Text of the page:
Apple’s iPhone and iPad advertisements totally set them apart from the competition. While TV ads for Android devices spout off specs like “it has a 1.5 GHZ processor and 512 MB of RAM,” Apple’s commercials use more familiar words like “fast” and “magical.”

It’s likely that the simplistic strategy is what continues to drive hoards of customers into Apple stores to snatch up their latest gadgets. That being said, for a company known for its oversimplified approach, does their upcoming cloud service seem a bit too complicated?

While most U.S. consumers use some form of cloud computing, a new survey from the NPD Group found that only 22% of consumers are familiar with the term “cloud computing.” And as we inch closer to iCloud‘s official release, you have to wonder if it’ll succeed.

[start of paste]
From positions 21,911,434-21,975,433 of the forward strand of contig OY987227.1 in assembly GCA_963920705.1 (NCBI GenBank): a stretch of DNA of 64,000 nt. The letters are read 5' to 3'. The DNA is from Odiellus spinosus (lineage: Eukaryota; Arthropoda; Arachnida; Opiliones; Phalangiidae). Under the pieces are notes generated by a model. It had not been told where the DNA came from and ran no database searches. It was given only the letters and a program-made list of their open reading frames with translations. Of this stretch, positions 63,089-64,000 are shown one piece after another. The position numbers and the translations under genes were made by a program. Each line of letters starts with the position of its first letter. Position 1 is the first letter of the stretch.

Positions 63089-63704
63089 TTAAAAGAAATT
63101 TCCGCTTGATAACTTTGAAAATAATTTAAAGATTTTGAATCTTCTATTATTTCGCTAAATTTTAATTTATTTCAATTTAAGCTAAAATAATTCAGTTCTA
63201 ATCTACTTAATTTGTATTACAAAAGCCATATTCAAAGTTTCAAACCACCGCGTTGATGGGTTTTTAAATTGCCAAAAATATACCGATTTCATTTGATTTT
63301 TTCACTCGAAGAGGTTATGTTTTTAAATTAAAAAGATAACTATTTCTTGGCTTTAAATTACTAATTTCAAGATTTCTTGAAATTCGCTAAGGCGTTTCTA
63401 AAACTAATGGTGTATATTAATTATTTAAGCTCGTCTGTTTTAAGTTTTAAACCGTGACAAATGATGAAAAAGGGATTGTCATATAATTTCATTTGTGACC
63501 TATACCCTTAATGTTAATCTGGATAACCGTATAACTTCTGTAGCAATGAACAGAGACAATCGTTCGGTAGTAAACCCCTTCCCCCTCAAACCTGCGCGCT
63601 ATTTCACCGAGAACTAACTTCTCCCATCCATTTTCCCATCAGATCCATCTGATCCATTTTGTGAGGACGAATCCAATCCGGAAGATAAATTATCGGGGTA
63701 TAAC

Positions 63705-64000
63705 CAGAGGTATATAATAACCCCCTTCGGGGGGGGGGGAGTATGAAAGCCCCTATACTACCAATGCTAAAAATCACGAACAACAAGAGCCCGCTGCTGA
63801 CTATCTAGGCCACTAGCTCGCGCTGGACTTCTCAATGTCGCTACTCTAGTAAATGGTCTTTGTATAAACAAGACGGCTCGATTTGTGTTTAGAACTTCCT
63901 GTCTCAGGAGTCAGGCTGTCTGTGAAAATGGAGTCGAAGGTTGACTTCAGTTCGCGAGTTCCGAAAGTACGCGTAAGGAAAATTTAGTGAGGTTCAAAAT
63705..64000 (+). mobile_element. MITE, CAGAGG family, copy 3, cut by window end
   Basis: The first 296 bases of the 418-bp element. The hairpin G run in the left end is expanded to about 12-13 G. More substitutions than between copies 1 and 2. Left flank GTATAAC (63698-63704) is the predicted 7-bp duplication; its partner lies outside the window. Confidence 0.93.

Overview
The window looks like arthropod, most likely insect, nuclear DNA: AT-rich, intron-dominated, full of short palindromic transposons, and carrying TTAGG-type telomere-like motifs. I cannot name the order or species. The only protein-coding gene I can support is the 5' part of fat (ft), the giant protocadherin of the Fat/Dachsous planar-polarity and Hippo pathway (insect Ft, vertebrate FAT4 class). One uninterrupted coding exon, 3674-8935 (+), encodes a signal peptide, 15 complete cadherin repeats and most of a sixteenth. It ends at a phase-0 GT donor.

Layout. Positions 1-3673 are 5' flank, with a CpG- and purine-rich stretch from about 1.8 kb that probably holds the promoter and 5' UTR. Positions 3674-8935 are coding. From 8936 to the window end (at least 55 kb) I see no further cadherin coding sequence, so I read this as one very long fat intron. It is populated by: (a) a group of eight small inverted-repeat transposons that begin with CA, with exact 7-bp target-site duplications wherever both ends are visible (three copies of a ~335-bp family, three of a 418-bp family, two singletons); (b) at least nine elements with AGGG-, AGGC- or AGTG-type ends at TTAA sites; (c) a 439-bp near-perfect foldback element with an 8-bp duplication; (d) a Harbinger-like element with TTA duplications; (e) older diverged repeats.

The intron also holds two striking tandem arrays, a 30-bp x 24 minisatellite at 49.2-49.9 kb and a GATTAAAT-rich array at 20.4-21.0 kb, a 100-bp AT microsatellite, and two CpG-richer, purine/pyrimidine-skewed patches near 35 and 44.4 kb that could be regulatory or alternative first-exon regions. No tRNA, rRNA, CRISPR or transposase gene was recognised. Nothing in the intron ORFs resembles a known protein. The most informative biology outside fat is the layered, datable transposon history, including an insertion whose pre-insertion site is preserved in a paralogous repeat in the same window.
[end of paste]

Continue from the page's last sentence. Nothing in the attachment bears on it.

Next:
From Apple’s iCloud landing page:

“iCloud stores your music, photos, apps, calendars, documents, and more. And wirelessly pushes them to all your devices — automatically. It’s the easiest way to manage your content. Because now you don’t have to.”

Now to most of us who read tech blogs everyday, the description makes total sense. But how about to the average consumer? My 50-year old mother, who uses an iPhone daily, would likely get lost somewhere after “wirelessly pushes them to all your devices.”

Don’t get me wrong, iCloud will thrive among frequent Mac+iDevice users, because it will be the easiest way to sync content between the two. But for the majority of Apple’s newly acquired customer base, who think the iPhone is “cute” and that it “runs well,” it might be too confusing,

What do you think?